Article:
Webster, John White, 1793-1850

Alternative names
Dates:
Birth 1793
Death 1850

Biographical notes:

Harvard professor; murderer of Dr. Parkman.

From the description of Autograph letter signed : Cambridge, to the Rev. John Pierpont, 1824 May 8. (Unknown). WorldCat record id: 270586850

Murderer of Dr. George Parkman.

From the description of Letter : to William Hickling Prescott, 1850 Aug. 29. (Boston Athenaeum). WorldCat record id: 41415981

Professor of chemistry at Harvard University.

From the description of Letter, 1845, Sept. 24 : Cambridge, MA. (Duke University). WorldCat record id: 31822648

Webster graduated from Harvard in 1811 and taught chemistry and mineralogy at Harvard.

From the description of Papers of John White Webster, 1840-1849 (inclusive). (Unknown). WorldCat record id: 122611195

Dr. John White Webster (1793-1850) graduated from Harvard in 1811 and was appointed Professor of Chemistry and Mineralogy at the college. He was the author of several technical books and a member of many learned societies. In 1850 he was tried, convicted, and executed for the grisly murder of Dr. George Parkman (1790-1849), physician and notable property owner in Boston, a man to whom Webster was heavily indebted and whom he had attempted to defraud.

From the description of Papers, 1824-1850. (American Antiquarian Society). WorldCat record id: 225194037

John White Webster (1793-1850), a physician and chemist in Boston, Massachusetts, served as Lecturer on Chemistry, Mineralogy, and Geology at Harvard from 1824 to 1826; Adjunct Professor of Chemistry from 1826 to 1827; and Erving Professor of Chemistry and Mineralogy from 1827 to 1850. After receiving his Doctor of Medicine from Harvard in 1815, Webster completed his medical studies in London. Webster pursued a medical practice in Boston until his appointment as Lecturer on Chemistry, Mineralogy, and Geology in 1824, confining his instruction to the Harvard Medical School. Like his predecessors, Webster used experiments to demonstrate the principles of chemistry and recent scientific discoveries.

Webster served as an associate editor of the Boston Journal of Philosophy of Arts (1823-1826) and edited two well-known foreign works for use in the United States, Elements of Chemistry (1827) by Andrew Fyfe (1792-1861) and Animal Chemistry or Organic Chemistry by Justus Liebig (1803-1873). In 1826, Webster published a textbook designed for students studying chemistry at Harvard, A Manual of Chemistry. This chemistry book presented the latest advances in chemistry and discussed general chemical principals, electronegative substances, electropositive substances, metals and their combination with other substances, mineral analysis, and vegetable and animal substances.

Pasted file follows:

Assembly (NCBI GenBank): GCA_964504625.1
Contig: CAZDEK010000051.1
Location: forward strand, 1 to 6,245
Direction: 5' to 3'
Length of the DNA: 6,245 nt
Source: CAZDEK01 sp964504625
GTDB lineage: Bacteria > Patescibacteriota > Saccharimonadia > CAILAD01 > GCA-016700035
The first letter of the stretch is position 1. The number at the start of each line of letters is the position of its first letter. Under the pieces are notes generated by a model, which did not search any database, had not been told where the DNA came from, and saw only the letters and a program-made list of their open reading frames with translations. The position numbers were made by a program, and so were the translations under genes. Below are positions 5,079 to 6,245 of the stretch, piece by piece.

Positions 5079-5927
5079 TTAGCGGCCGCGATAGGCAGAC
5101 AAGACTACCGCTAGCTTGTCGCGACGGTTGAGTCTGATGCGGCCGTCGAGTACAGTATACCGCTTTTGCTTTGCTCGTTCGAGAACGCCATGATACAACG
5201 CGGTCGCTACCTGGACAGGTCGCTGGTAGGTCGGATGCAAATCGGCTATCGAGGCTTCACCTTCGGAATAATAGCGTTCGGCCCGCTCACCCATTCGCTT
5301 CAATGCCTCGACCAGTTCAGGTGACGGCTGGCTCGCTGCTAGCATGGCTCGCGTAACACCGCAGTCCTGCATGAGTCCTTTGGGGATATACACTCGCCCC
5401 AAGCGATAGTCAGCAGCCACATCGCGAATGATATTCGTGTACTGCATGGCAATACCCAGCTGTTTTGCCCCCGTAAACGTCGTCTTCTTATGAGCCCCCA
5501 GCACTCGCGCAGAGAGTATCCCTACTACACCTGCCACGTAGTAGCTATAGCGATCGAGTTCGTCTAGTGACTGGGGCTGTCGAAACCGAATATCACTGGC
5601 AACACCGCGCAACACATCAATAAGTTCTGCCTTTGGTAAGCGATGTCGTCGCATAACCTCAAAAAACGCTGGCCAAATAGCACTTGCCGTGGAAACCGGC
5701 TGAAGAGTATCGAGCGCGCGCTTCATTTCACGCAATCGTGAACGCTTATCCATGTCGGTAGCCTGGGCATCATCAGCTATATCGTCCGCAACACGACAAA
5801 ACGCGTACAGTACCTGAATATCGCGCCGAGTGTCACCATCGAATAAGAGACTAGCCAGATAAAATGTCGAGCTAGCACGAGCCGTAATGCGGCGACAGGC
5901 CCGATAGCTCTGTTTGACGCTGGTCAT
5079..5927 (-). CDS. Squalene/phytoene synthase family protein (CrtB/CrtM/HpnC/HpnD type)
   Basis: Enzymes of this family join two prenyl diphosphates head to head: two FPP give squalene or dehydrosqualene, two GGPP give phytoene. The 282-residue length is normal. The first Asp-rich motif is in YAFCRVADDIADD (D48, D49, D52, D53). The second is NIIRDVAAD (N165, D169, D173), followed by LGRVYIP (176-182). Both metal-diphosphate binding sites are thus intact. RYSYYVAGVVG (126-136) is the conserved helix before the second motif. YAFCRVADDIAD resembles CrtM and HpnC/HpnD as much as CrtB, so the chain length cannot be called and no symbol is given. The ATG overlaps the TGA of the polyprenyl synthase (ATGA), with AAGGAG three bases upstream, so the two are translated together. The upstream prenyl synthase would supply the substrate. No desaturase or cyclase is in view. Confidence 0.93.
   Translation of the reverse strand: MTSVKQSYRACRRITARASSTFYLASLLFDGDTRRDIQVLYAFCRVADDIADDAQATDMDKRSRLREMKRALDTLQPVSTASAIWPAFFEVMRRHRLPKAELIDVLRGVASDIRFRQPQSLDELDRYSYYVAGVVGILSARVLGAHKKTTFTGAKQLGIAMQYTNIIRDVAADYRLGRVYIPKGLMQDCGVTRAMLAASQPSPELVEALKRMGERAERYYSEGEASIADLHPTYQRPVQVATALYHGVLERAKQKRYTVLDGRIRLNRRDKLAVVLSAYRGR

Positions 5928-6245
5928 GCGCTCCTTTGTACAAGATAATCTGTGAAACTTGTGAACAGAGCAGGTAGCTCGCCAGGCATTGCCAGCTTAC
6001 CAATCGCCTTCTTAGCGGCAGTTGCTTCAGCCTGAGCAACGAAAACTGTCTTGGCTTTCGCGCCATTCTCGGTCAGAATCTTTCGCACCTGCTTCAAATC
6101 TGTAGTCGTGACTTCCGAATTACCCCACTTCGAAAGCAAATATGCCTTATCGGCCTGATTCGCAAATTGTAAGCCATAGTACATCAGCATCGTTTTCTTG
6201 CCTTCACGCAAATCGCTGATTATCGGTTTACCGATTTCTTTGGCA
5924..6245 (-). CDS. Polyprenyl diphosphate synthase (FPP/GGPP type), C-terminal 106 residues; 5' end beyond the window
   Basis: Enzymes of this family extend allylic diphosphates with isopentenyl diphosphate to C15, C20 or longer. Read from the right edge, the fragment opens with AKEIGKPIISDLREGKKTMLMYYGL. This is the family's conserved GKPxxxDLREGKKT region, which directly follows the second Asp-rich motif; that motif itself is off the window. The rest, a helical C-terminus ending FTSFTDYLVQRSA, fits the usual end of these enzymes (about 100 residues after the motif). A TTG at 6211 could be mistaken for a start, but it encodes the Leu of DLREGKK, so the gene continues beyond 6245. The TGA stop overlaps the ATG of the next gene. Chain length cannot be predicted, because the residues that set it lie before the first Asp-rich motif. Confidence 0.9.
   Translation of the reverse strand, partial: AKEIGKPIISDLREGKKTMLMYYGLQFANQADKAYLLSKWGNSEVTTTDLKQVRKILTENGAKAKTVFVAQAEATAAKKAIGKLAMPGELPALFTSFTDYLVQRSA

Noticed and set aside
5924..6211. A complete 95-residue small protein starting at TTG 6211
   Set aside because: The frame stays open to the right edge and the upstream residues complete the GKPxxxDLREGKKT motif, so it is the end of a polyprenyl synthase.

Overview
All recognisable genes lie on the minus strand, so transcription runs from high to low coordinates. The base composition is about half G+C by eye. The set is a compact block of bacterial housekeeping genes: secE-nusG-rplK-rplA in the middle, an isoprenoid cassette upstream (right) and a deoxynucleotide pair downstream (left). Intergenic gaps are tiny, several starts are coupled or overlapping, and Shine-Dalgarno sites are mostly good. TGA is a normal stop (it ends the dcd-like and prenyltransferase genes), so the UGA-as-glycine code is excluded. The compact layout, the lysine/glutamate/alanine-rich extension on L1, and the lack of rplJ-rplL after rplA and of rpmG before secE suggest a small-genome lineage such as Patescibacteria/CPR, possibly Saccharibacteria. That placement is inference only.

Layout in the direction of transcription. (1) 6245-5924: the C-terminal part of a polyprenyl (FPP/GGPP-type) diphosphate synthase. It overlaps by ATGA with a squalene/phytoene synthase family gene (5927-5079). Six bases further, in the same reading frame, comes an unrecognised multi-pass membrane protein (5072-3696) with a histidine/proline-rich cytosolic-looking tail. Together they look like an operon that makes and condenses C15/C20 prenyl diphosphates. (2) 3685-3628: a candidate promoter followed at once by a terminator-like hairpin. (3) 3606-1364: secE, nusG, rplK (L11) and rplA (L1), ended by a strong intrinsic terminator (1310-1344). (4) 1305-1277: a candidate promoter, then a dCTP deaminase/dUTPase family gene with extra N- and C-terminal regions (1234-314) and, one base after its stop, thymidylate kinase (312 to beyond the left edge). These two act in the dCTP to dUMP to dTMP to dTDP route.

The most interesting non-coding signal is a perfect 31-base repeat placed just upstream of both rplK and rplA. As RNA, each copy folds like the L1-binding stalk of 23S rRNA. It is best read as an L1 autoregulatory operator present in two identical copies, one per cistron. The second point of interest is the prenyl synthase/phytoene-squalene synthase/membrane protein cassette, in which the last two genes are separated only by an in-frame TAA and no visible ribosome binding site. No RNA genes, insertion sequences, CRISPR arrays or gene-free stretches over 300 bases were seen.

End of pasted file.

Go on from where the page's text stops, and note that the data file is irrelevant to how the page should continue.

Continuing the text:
In March 1850, Webster was arrested for the murder of Dr. George Parkman (1791-1849), a well-known Boston physician. He was found guilty and was hanged on August 30, 1850.

The chair of Chemistry was endowed as the Erving Professorship of Chemistry and Materia Medica in 1791, under the will of William Erving (A.B. 1753), and was known by this title until 1816. From 1816 to 1827, the professorship was the known as the Erving Professorship of Chemistry. From 1827 to 1894, it was entitled the Erving Professorship of Chemistry and Mineralogy. In 1894, "Mineralogy" was removed from the title and the professorship was known as the Erving Professorship of Chemistry.

The previous holders of the Erving Professorship of Chemistry were Aaron Dexter (1791-1816) and John Gorham (1816-1827).

From the guide to the Records of the Erving Professor of Chemistry and Mineralogy kept by John White Webster, 1824-1835 and undated., (Harvard University Archives)

Loading...

Loading Relationships

Information

Permalink:
http://n2t.net/ark:/99166/w6nk3qk1
Ark ID:
w6nk3qk1
SNAC ID:
13420991

Subjects:

  • Lawyers
  • Henry, Joseph, Personality, Etc
  • Capital punishment
  • Recommendations For Positions
  • Scientific publications
  • Trials (murder)
  • Mineralogists
  • Executions and executioners
  • Depositions
  • Harvard
  • Philadelphia
  • Applied Science, General
  • Murder
  • University of Pennsylvania
  • Chemistry
  • Mineralogy
  • Education
  • Agriculture
  • Minerals--Collection and preservation

Occupations:

not available for this record

Places:

  • Massachusetts--Boston (as recorded)
  • Massachusetts--Boston (as recorded)
  • Massachusetts--Boston (as recorded)
  • Massachusetts--Boston (as recorded)
  • Massachusetts (as recorded)